April 18, 2004June 4, 2004Meeting Report

May 23, 2004

Esther Franklin and Pete Holmquist
The Poet or the Journalist:
Who has had the Lasting Influence?

American literary figures Walt Whitman and H. L. Mencken are not normally connected with each other.

Pete Holmquist started with his talk on Walt Whitman, assisted by his daughter.

He started with the question: "Which is more influential, the poet or the journalist?" He didn't directly answer, but suggested that poets answer the "Why" question while journalists usually concentrate on the "Who, What, When, Where and How." The poet can serve as a conscience-driven individual for the benefit of society. He said that only the individual has a conscience; society does not. He then played a recording about Whitman's life, which mentioned a major change in Whitman's outlook that took place after a year in slave-holding New Orleans in 1848. That experience perhaps changed him from an ordinary journalist into the author of Leaves of Grass.

Esther Franklin continued with a talk on H. L. Mencken. She mentioned that both Whitman and Mencken were self-educated journalists. Mencken was the leading American journalist in the 1910s and 1920s. Gore Vidal, who should know, said, "Mencken was the most influential journalist of his day. He was also the wittiest." He was a great but highly critical book reviewer and edited Smart Set and The American Mercury. He discovered and fostered the careers of many prominent writers, even ones with whom he disagreed politically. He was an atheist and, by present day standards, a libertarian conservative. He wrote many caustic opinion pieces that would not today be considered politically correct. They were not in his day either, especially during World War I, when he began work on The American Language, to direct his energies towards something that was not seditious. He regularly attacked in print those he considered to be ignorant, superstitious or do-gooders, especially those with political power, such as Franklin Roosevelt. He had no use for prohibitionists or fundamentalists. To him fundamentalism was "the pervasive fear that someone somewhere is having a good time." A stroke in 1948 ended his career and he died in 1956.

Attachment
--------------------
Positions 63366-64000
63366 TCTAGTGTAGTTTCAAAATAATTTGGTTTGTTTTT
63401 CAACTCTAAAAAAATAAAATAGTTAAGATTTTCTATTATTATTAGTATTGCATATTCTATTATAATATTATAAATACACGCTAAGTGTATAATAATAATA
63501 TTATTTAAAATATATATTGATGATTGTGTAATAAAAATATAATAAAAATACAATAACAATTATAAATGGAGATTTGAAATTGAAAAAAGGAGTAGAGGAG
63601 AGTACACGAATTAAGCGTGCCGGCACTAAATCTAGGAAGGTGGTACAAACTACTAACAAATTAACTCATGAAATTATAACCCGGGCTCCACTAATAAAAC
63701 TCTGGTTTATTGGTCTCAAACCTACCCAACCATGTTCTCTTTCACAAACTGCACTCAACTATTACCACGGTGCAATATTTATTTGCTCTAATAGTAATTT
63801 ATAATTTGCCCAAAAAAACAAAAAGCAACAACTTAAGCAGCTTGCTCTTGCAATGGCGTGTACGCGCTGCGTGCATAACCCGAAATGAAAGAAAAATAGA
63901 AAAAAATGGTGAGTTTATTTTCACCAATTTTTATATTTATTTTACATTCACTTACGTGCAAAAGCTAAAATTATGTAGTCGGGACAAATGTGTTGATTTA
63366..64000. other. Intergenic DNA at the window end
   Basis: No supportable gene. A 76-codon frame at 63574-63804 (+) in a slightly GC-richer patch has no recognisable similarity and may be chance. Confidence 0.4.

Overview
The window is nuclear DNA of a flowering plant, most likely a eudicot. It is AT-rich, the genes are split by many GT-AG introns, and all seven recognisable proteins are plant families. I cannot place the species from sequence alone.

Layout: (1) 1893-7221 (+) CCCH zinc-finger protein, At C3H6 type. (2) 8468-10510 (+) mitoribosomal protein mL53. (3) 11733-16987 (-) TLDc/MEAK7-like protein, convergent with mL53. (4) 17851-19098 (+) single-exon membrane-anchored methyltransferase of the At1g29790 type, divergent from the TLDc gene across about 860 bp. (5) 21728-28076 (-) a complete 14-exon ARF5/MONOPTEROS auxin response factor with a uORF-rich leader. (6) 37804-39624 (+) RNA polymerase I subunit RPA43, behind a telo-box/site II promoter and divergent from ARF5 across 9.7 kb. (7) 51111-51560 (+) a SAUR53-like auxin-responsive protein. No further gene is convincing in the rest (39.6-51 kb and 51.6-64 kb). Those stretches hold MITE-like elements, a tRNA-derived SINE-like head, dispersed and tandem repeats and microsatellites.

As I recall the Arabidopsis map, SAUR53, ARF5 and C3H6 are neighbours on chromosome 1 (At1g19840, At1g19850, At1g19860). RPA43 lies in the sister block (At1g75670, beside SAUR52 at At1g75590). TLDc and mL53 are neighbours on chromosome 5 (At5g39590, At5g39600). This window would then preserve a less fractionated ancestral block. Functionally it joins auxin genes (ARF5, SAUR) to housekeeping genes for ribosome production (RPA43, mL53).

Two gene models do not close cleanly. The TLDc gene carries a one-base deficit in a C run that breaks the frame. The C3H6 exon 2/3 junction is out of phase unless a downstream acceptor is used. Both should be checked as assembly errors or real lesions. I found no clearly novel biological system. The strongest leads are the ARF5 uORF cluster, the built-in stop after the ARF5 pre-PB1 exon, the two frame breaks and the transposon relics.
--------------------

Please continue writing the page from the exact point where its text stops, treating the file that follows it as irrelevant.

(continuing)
Report prepared by Wayne Luney, HAGSA Recorder

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April 18, 2004 2004 Meetings June 4, 2004